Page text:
Pyrite & Marcasite 101

Iridescent cubic pyrite crystals on dolomite. Richard Gross

Pyrite and marcasite are two minerals that share many similarities. They represent a mineralogical phenomenon known as a polymorph. Both have the same chemical composition but they crystallize into different crystal systems. Examples of other mineral polymorphs are calcite and aragonite and diamonds and graphite.

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Crystal Formation

Pyrite and marcasite are both iron sulfide minerals with the chemical formula FeS2. Pyrite crystallizes in the isometric system and commonly forms cubic crystals. It may also form an octahedron or pyritohedron. Marcasite crystallizes in the orthorhombic system and forms needle, cockscomb or spear-shaped crystals. When tested using the streak test, both pyrite and marcasite form dark gray to black streaks. Both have a 6 to 6.5 Mohs hardness.


Both pyrite and marcasite have a metallic luster and are often mistaken for one another. However, pyrite has a distinct brassy-to-gold color and is often mistaken for gold. Marcasite is a paler yellow or silver color. It oxidizes readily to red, brown or black. As they oxidize, both pyrite and marcasite may exhibit iridescence.

Cubic pyrite crystals and quartz in this Peruvian Specimen. Photo by Richard Gross

Where to Find

Pyrite is found in a variety of geological settings, including sedimentary, metamorphic, and igneous rocks. It is often associated with other minerals such as quartz, calcite and fluorite. Pyrite can also be found in hydrothermal veins and as a replacement mineral in fossils. Pyrite is a common mineral and is found all over the world, with significant deposits in Spain, Peru and the United States.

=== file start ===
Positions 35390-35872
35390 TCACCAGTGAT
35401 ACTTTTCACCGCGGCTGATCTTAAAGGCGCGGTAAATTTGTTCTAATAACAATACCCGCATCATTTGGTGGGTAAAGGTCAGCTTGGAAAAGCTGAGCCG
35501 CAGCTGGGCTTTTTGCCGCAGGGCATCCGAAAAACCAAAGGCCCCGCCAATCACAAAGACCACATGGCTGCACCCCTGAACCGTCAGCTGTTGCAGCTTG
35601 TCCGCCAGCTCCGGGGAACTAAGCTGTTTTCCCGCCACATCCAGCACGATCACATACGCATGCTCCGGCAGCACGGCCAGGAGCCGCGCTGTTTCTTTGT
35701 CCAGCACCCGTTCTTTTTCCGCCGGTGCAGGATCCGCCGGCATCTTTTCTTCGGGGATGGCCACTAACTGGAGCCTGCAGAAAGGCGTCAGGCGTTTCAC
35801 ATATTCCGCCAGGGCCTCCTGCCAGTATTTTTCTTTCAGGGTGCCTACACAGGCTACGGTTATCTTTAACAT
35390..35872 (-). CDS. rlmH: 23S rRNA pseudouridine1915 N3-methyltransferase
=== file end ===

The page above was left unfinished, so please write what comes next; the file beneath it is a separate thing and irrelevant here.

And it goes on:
Marcasite is typically found in sedimentary rocks. It is often associated with organic matter such as coal. It is also found in hydrothermal veins. Unlike pyrite, marcasite is not as common and is found in limited locations around the world including France, Germany and the United States.

Unusual Coc comb marcasite crystal formation. Photo by Richard Gross


Pyrite is used as a source of sulfur dioxide in the production of sulfuric acid and paper production. It can also be used as a replacement mineral in the production of lithium batteries called “fool’s gold batteries.” Marcasite is used in jewelry and ornamental objects because of its metallic luster and unique crystal shapes. Both can be prone to decay over time, especially when exposed to air and moisture.

Alternate Uses

For those who believe that minerals and crystals possess energetic properties, pyrite is thought to enhance willpower, motivation and assertiveness. Marcasite is said to promote a sense of stability and balance and to promote emotional healing.

This story about pyrite and marcasite previously appeared in Rock & Gem magazine. Click here to subscribe. Story by Richard Gross and Pam Freeman.


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